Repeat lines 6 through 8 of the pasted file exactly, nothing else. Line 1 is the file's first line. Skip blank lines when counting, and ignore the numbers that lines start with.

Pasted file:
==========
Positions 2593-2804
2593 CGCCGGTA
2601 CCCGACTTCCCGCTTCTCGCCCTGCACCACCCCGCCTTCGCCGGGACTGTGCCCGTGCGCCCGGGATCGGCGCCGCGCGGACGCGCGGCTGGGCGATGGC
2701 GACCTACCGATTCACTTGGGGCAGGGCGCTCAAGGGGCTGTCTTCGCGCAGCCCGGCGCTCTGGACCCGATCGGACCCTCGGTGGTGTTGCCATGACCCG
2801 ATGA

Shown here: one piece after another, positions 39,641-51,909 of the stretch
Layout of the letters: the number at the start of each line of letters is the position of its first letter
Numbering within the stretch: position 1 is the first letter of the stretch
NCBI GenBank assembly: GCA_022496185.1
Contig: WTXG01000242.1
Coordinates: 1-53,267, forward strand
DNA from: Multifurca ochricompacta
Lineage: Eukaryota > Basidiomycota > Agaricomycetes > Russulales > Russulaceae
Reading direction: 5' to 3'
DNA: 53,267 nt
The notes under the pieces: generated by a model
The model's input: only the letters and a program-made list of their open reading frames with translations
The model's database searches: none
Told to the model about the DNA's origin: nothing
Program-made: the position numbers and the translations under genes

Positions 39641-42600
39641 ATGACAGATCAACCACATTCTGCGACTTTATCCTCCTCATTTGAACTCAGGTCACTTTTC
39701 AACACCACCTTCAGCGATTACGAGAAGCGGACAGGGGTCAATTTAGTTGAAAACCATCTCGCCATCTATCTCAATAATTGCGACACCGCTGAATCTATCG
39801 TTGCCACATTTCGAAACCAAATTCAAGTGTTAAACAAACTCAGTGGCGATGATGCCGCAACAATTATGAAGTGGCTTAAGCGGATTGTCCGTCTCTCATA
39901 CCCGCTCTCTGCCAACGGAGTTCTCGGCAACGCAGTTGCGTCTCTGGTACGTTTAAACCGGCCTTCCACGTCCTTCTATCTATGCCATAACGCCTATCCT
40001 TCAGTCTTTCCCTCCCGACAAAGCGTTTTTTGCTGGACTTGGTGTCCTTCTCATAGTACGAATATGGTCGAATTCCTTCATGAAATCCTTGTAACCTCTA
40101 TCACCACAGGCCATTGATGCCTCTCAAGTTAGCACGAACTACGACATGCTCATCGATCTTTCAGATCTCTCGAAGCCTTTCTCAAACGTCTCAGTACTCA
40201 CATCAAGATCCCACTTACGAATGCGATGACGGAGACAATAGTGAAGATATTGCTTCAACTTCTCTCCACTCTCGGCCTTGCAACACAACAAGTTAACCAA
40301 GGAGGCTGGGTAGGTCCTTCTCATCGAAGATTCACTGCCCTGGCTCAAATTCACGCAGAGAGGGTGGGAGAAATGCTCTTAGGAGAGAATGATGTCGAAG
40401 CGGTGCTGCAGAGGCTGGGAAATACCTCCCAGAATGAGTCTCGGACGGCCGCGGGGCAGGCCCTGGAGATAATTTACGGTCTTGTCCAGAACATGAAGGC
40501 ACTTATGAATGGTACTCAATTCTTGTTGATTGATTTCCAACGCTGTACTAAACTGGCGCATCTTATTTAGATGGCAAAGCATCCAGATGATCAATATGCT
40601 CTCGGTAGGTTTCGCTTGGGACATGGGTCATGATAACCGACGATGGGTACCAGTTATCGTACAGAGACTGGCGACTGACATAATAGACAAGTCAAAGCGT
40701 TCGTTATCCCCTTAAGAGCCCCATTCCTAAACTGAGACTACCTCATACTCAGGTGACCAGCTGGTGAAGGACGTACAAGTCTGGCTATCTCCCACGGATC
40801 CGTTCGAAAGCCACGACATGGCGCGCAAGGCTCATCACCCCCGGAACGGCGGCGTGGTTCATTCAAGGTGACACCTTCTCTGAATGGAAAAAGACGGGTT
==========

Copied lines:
Shown here: one piece after another, positions 39,641-51,909 of the stretch
Layout of the letters: the number at the start of each line of letters is the position of its first letter
Numbering within the stretch: position 1 is the first letter of the stretch